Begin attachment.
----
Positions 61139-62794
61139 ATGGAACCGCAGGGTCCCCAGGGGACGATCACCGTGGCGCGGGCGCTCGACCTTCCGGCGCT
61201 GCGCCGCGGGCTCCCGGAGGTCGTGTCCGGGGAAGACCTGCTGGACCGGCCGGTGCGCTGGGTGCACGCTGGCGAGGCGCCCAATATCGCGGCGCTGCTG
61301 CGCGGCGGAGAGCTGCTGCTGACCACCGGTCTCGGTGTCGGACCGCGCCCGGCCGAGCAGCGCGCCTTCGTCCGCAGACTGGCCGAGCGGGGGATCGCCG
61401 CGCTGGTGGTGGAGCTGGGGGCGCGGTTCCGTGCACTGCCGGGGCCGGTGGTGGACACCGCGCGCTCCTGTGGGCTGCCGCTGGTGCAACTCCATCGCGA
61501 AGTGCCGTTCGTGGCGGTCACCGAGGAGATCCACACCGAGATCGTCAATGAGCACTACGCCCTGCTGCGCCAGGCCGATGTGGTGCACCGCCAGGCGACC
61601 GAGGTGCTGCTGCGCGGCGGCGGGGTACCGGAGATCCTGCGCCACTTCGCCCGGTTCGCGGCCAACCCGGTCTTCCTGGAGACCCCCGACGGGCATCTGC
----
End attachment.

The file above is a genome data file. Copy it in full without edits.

Positions 61139-62794
61139 ATGGAACCGCAGGGTCCCCAGGGGACGATCACCGTGGCGCGGGCGCTCGACCTTCCGGCGCT
61201 GCGCCGCGGGCTCCCGGAGGTCGTGTCCGGGGAAGACCTGCTGGACCGGCCGGTGCGCTGGGTGCACGCTGGCGAGGCGCCCAATATCGCGGCGCTGCTG
61301 CGCGGCGGAGAGCTGCTGCTGACCACCGGTCTCGGTGTCGGACCGCGCCCGGCCGAGCAGCGCGCCTTCGTCCGCAGACTGGCCGAGCGGGGGATCGCCG
61401 CGCTGGTGGTGGAGCTGGGGGCGCGGTTCCGTGCACTGCCGGGGCCGGTGGTGGACACCGCGCGCTCCTGTGGGCTGCCGCTGGTGCAACTCCATCGCGA
61501 AGTGCCGTTCGTGGCGGTCACCGAGGAGATCCACACCGAGATCGTCAATGAGCACTACGCCCTGCTGCGCCAGGCCGATGTGGTGCACCGCCAGGCGACC
61601 GAGGTGCTGCTGCGCGGCGGCGGGGTACCGGAGATCCTGCGCCACTTCGCCCGGTTCGCGGCCAACCCGGTCTTCCTGGAGACCCCCGACGGGCATCTGC